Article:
Ahead of their NZ tour, India cricket coach Ravi Shastri tells Michael Vaughan how he deals with Virat Kohli.
What kind of coach are you?
I am more into fine-tuning, mindsets and how you play the game. Rarely will I go and tinker with a player unless I think it is needed. Yes, I will bang him on the head if I think he is a pussy or afraid of something. That is when I am at my nastiest. Then I'm not a coach, I am something else.
You have to be fearless if you want to play for this team. Fearless means trusting your instincts and clarity of thought. Once you have made up your mind don't be scared of "what if". You would rather get out testing your instincts than being in two minds.
When I took this job I knew India had brilliant individual players but how often when we have toured overseas have we looked like a team? You are not here to fill in your own numbers. You have to think: who is going to be like Australians, who play hard for their country? Be prepared for the battle out there in the middle. My coaching is on those lines.
How do you deal with criticism, especially from former players?
You expect it. I am one of those that if it is constructive, then fine. If I find it is agenda-driven, I don't care who the individual is, then I will throw a punch back straight away.
Your team have won a test series in Australia. Is it better than winning the 1983 World Cup?
Winning the World Cup in 1983 was big and also 1985 when we beat Pakistan in the final of the Benson & Hedges World Championship in Melbourne, but this was the biggest I have been involved in because, for me, test cricket is the purest format of the game.
The World Cup is this year. Where are your team and who are the favourites?
In one-day cricket, it is how good you are close to the tournament, in terms of injuries and form. I always believe in a World Cup no one team is favourite. There will be three or four teams that can do it and it is how you start.
If we gain momentum early then India are very dangerous because we have got a lot of crowd support and things backing us. We have the team that can go the distance.
You work so closely with Virat Kohli - give us an insight into him as a man.
We are similar in our mindset. We are both aggressive in our way of thinking. We are very clear about how we want to play this game as a team, which is aggressive on the field, playing with intent and take the game forward and play to win within the rules.
Yesterday someone asked me if there are any similarities between Sachin [Tendulkar] and Virat. I said there were plenty. Let's start with work ethic. It is doing the hard yards, looking ugly in the nets and sacrificing important things for your cricket. It is staying in the zone. No excuses.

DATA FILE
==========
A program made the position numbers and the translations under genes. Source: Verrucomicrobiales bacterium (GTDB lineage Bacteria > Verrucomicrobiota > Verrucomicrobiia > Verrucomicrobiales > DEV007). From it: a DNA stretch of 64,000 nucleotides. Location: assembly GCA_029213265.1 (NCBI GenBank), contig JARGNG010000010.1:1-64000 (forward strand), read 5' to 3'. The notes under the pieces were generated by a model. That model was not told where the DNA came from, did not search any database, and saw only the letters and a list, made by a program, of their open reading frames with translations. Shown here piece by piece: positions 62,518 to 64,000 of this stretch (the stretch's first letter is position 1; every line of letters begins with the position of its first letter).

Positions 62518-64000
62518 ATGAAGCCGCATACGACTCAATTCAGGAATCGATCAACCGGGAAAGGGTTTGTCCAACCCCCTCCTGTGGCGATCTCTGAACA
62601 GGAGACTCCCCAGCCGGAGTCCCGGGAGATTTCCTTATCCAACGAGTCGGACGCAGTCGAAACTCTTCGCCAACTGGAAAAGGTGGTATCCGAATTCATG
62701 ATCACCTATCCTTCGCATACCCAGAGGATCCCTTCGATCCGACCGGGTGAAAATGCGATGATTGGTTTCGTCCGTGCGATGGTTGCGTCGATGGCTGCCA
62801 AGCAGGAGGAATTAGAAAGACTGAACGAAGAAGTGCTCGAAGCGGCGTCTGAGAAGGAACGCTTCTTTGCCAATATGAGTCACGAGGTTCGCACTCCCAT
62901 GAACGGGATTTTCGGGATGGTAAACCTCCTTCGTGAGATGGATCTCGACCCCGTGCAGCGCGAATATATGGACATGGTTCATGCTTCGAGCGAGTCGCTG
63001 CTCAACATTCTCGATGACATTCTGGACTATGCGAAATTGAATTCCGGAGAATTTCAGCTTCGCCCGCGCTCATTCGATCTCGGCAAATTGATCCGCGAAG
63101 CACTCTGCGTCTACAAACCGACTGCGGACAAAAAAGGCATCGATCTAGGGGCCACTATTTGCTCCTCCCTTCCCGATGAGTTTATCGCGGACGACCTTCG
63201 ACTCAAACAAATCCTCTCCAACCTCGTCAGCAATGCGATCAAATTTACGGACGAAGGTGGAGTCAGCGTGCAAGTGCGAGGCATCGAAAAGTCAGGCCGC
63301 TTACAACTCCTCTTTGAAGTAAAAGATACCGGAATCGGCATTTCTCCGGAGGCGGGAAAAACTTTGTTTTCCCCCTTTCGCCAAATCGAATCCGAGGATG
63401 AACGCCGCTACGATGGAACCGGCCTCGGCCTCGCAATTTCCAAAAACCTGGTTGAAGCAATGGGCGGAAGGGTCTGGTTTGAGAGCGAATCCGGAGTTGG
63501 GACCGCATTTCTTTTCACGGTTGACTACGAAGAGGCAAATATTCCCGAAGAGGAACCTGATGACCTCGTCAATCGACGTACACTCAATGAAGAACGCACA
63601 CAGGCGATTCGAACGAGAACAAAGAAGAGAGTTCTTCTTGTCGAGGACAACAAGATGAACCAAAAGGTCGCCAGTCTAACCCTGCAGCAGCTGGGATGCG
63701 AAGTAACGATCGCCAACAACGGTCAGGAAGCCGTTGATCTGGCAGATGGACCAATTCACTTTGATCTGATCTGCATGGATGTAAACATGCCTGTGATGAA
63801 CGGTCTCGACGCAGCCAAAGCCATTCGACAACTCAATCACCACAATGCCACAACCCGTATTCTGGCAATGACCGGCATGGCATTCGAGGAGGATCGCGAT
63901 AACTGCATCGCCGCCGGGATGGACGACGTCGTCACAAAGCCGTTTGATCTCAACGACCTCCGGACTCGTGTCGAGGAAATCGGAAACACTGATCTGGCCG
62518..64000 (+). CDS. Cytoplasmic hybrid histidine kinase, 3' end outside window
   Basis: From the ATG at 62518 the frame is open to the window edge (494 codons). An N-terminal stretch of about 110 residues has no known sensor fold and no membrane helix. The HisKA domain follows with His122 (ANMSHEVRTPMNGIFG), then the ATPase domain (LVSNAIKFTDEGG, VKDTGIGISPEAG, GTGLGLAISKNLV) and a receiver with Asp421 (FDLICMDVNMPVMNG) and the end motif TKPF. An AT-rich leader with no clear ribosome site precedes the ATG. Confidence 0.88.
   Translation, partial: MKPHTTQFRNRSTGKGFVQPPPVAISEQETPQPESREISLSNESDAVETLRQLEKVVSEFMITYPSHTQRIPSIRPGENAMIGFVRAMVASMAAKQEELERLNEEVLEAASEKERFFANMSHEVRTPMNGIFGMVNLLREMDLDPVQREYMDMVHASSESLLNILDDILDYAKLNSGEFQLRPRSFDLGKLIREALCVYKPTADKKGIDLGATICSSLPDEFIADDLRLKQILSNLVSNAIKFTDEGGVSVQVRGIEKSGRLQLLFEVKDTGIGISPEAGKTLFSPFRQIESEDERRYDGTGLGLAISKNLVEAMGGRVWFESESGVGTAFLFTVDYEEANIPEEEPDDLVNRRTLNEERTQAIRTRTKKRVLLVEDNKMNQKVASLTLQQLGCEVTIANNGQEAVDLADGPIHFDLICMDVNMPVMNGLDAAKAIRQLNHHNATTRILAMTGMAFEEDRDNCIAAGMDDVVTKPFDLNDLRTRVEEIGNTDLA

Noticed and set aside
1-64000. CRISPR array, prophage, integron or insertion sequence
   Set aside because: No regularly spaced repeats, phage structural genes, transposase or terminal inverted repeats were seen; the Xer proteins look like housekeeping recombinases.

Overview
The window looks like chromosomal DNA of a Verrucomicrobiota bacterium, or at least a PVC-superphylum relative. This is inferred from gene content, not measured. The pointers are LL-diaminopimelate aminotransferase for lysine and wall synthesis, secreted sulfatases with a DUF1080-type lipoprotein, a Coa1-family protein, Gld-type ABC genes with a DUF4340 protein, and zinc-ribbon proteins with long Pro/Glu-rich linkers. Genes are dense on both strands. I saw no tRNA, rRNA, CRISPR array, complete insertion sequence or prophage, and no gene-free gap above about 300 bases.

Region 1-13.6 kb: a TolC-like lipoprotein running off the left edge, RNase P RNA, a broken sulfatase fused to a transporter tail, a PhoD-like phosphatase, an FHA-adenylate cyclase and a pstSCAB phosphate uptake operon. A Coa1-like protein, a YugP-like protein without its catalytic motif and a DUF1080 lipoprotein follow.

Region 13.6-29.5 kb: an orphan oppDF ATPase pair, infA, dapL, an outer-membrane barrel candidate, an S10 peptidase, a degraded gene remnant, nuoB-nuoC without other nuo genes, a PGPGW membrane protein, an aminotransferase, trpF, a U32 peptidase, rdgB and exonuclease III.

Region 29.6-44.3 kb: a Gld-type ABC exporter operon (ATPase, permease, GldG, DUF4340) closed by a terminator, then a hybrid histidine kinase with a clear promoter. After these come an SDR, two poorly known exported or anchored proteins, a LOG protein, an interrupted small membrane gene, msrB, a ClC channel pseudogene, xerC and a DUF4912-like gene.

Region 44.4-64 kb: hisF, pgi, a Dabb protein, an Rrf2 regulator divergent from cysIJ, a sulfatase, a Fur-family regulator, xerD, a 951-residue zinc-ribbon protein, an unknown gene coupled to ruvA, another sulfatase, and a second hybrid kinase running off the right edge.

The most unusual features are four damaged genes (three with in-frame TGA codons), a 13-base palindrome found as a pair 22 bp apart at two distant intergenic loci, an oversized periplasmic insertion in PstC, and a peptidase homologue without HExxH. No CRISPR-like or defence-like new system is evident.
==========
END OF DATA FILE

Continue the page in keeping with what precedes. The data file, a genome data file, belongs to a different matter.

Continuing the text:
No pointing fingers at others. If you make a mistake, then own up.
They do that. But one thing is different. Sachin was composed and in the zone like MS Dhoni. Virat can be in your face. He is the closest a player has come to Vivian Richards in the way he bats.
That "in your face" approach is with fast bowlers and any opponent. He is also prepared to do hard work and be ugly. That is part of his batting he learned in England. He wants to compete, and with dominance ideally. But he knows you can't do it all the time.
He had to be humble in England. Leave a lot of balls against two of the best in James Anderson and Stuart Broad and he came out on top.
What about Virat the man in the dressing room?
Oh, fantastic. He has matured tremendously. When I told the Aussie media he is the perfect gentleman, they were shocked.
On the field is one thing, but come off the field and meet him, he is one of the most pleasant and normal blokes you could ever meet.
Has he has been a driving force for test cricket?
Massively. In our country where everything is driven by Twenty20, Indian Premier League and one-day cricket, to have an individual like him to put the onus on test cricket more than any format of the game is massive because all the young kids want to emulate him. That is the biggest thing to come out of it.
If Virat Kohli said: "I am bored with test cricket," you will see the impact it would have on the game, especially in India. For him to enjoy it and enjoy the things that go with test cricket: the pressure an individual feels during a test match is great.
His words are "you sleep with pressure and you get up with pressure" in test cricket. In one-day cricket, you have pressure, but at the end of the game it is over, you are on a flight and have three days off. That is the biggest difference I try to tell people about.
When you played against the Aussies the absence of Steve Smith and David Warner was noticeable. Were they not as aggressive as past teams?
I would not say so because we would not have changed our attitude, regardless of who was playing. We would have been right into them as well. Definitely they are quality players and would have made a difference but the way we bowled, we were up for playing against any Australian who faced us.